It started outside the Academy itself. First, a man called Dino Canizares walked out of the main doors, posed with some fans, then made his way round past the long line of people queuing for entry and made his way (presumably) to the tour bus. Minutes later, a taxi pulled up outside, and out stepped a bald man with glasses and the hood up on his top. He acknowledged a few calls of ‘Hi, Devin’ and made his way past everyone through the main entrance. Utterly surreal to see, and an early sign that this penultimate show of the Epic Industrialist Tour would be like no other.
First and foremost though, opening act Tesseract (6), who were a late replacement for the originally billed Sylosis after they decided to tour America instead. I was not aware of their music until tonight, and it was a very quiet and unassuming start – literally, the band walked on as if they were roadies, picked up their instruments and began playing; it took a couple of seconds for everyone in the room to realise that the gig had actually begun. Nevertheless, the band made good use of the short time allotted to them (it was all of 25 minutes) to showcase their music, with new vocalist Ashe O’Hara’s soaring voice complementing the music perfectly, although he then gave this reviewer the shock of his life when it came to closing song ‘Acceptance’ and he produced the most incredible scream from his lungs. If he sticks around long enough to record an album with them, I would hope they would showcase this harsher side more.
Up next, the boys in Fear Factory (7). The metallers from America were clearly relishing the chance to play a full headlining set, and proceeded to thrash out no less than fifteen songs during their time on stage from all corners of their back catalogue. One thing that cannot be denied is just how tight they were on the night – nothing was loose, it was a smooth machine that proceeded to hit the 1,600 strong crowd time and time again with a barrage of riffs and double-bass drums. They also made good use of the multimedia screen – each song backed by the album cover that the song originated from. One minute you had the brain and spine from ‘Obsolete’, the next it was the motherboard human of ‘Digimortal’, which provided the peak of the set with a quite brilliant ‘Linchpin’. However, Burton C. Bell’s vocals had quite clearly seen better days, something that could be forgiven considering this was the second to last date of a three-month tour, and his voice disappeared completely into the mix if he wasn’t screaming. His banter wore thin very quickly too – there’s only so many times that you can legitimately say you’re playing a mix of old and new songs and that you can get away with it because you’re and old man and forgetful. That said, the crowd were brilliant – there wasn’t a single song that didn’t produce a pit in some form or other, and let’s be honest, you really can’t mess around with massive tunes like ‘Shock’, ‘Demanufacture’ and ‘Replica’.
But if Fear Factory made good use of the screen, it was nothing to what happened next. As the roadies set up, the Academy was treated to a wonderful and bizarre viewing of Ziltoid TV, showcasing some of the top internet videos before, with a cheery ‘Hey guys! How’s it going?’ The Devin Townsend Project (10) came on and destroyed everything in their path. Beginning with ‘Supercrush!’, the quartet were on top form, and Devin proved why he is the best thing to come out of Canada since pancakes and bacon with maple syrup. Instantly holding the crowd in the palm of his hand, he stalked the stage and pulled his usual array of faces as he delivered 90 minutes of genius, most notably a fantastic rendition of ‘Where We Belong’ from his new album ‘Epicloud’ and the devastating ‘Juular’ (complete with the music video playing on the screen behind him). The man just doesn’t conform to any set boundaries – where he should have been singing lyrics, he was shouting stuff at his bandmates, or pretending to fall ill, and when there WAS a break in the set, he requested the strangest of audience participations – most notably getting everyone to do ‘jazz hands’ during ‘Lucky Animals’ in order that ‘the song would suck as much as possible’. He even took the time to remind us why Steve Vai had enlisted him as a touring guitarist when he was just 19, pulling off complex solos and two-hand tapping sections with as much ease as blowing out birthday candles. The curfew time came and went, and Devin left the stage twice, only to be told that he had ‘another six minutes’ and then ‘another five minutes left’, allowing him to give us the superb ‘Liberation’ and the incredibly catchy ‘Bad Devil’. By the time it was all over, it wouldn’t have been a surprise to have seen grown men weeping on each other’s shoulders, such was the magnitude and perfection of the set just witnessed. Merry Christmas indeed.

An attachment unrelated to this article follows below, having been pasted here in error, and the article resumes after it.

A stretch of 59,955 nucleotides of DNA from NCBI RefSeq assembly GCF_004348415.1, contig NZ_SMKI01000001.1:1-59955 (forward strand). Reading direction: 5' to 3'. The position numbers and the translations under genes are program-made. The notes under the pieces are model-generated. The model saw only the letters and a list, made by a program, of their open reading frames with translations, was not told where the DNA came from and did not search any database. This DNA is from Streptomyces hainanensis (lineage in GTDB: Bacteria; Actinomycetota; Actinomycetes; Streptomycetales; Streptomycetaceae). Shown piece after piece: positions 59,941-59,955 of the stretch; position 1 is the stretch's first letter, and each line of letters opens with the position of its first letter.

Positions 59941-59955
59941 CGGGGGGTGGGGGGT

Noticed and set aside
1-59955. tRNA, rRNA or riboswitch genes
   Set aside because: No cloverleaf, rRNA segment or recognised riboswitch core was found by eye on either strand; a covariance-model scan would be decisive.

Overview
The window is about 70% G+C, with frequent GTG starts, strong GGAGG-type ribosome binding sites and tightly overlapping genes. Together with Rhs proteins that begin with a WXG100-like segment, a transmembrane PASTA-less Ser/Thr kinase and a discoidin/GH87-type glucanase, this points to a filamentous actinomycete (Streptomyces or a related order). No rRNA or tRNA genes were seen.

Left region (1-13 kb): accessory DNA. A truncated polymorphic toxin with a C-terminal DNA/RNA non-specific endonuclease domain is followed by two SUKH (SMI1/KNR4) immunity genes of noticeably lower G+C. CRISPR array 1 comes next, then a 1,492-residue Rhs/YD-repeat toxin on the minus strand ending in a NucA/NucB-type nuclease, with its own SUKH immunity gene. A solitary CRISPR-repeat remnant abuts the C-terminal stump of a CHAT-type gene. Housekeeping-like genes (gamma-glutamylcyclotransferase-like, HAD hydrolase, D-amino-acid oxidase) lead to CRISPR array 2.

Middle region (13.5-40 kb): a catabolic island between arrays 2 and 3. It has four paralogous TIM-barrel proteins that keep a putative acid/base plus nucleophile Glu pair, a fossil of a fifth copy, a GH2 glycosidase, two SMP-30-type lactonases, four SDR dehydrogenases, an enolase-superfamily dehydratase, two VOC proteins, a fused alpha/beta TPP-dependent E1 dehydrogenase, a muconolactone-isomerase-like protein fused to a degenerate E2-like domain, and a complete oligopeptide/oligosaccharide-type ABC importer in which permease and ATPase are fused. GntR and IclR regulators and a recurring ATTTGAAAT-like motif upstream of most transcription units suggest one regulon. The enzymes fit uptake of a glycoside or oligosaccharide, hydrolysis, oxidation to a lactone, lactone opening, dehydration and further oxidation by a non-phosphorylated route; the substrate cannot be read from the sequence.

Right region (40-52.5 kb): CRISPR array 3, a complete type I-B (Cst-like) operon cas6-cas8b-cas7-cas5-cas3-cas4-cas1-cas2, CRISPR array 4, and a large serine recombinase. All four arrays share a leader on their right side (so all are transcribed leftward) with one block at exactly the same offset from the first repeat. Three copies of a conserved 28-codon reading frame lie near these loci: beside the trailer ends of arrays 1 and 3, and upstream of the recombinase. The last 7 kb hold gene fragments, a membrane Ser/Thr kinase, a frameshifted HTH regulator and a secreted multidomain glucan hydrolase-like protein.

Fear Factory setlist
What Will Become?
Self Bias Resistor
Devin Townsend Project setlist
Planet of the Apes
Where We Belong
Photos from Epic Industrialist Glasgow gig click here
Dino Cazares interview click here
Devin Townsend interview click here